The mass and radius of the M-dwarf in the short period eclipsing binary RR Caeli

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    We present new photometry and spectroscopy of the eclipsing white dwarf - M-dwarf binary star RR Cae. We use timings of the primary eclipse from white-light photo-electric photometry to derive a new ephemeris for the eclipses. We find no evidence for any period change greater than Pdot/P ~ 5E-12 over a timescale of 10 years. We have measured the effective temperature of the white dwarf, T_WD, from an analysis of two high resolution spectra of RR Cae and find T_WD = (7540 +- 175)K. We estimate a spectral type of M4 for the companion from the same spectra. We have combined new spectroscopic orbits for the white dwarf and M-dwarf with an analysis of the primary eclipse and cooling models for helium white dwarfs to measure the mass and radius of the M-dwarf. The mass of the M-dwarf is (0.182 - 0.183) +- 0.013 Msun and the radius is (0.203 - 0.215) +- 0.013 Rsun, where the ranges quoted for these values reflect the range of white dwarf models used. In contrast to previous studies, which lacked a spectroscopic orbit for the white dwarf, we find that the mass and radius of the M-dwarf are normal for an M4 dwarf. The mass of the white dwarf is (0.440 +-0.022) Msun. With these revised masses and radii we find that RR Cae will become a cataclysmic variable star when the orbital period is reduced from its current value of 7.3 hours to 121 minutes by magnetic braking in 9-20 Gyr. We note that there is night-to-night variability of a few seconds in the timing of primary eclipse caused by changes to the shape of the primary eclipse. We speculate as to the possible causes of this phenomenon. (Abridged)Comment: Accepted for publication in MNRAS. The paper contains 10 figures and 3 table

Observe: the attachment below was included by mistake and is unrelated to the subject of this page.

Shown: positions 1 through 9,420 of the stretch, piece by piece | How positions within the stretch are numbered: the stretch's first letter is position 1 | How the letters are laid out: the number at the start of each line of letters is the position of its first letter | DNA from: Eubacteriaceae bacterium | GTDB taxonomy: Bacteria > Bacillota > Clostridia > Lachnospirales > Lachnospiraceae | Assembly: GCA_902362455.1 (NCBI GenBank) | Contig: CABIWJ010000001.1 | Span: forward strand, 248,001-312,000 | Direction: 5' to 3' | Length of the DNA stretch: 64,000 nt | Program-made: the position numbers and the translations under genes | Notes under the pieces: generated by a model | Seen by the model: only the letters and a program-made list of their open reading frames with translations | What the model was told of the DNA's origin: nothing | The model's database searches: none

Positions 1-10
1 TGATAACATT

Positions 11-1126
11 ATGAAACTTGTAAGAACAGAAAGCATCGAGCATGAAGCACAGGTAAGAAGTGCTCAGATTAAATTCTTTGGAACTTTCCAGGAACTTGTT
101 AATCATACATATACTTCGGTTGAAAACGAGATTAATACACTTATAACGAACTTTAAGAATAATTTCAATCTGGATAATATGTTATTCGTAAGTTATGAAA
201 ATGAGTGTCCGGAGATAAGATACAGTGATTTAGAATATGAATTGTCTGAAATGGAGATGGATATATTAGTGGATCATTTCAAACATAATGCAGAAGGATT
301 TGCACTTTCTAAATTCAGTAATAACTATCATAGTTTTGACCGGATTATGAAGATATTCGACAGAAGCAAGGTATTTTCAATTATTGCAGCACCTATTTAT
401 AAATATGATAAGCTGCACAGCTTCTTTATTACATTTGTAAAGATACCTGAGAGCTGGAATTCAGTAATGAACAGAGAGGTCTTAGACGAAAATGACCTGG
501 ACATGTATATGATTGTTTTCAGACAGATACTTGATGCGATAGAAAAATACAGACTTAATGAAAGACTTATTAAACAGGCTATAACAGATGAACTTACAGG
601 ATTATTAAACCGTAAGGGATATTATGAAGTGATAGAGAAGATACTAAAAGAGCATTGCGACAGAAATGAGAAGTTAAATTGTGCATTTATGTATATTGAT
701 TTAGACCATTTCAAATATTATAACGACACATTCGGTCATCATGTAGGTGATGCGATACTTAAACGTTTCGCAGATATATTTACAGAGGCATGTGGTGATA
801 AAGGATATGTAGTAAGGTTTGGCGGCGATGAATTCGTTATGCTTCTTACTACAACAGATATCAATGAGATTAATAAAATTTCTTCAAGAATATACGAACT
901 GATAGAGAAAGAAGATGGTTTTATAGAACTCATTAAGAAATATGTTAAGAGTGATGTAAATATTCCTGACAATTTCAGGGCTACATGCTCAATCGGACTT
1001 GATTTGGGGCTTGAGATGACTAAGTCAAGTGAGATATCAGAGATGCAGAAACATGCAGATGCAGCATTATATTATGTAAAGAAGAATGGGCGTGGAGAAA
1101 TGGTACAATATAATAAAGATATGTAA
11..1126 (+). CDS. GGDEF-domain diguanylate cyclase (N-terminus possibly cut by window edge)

Evolved solar systems in Praesepe

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    "Copyright 2011 American Institute of Physics. This article may be downloaded for personal use only. Any other use requires prior permission of the author and the American Institute of Physics." Original paper can be found at: http://scitation.aip.org/"We have obtained near-IR photometry for the 11 Praesepe white dwarfs, to search for an excess indicative of a dusty debris disk. All the white dwarfs are in the DAZ temperature regime, however we find no indications of a disk around any white dwarf. We have, however determined that the radial velocity variable white dwarf WD0837+185 could have an unresolved T8 dwarf companion that would not be seen as a near-IR excess.Final Accepted Versio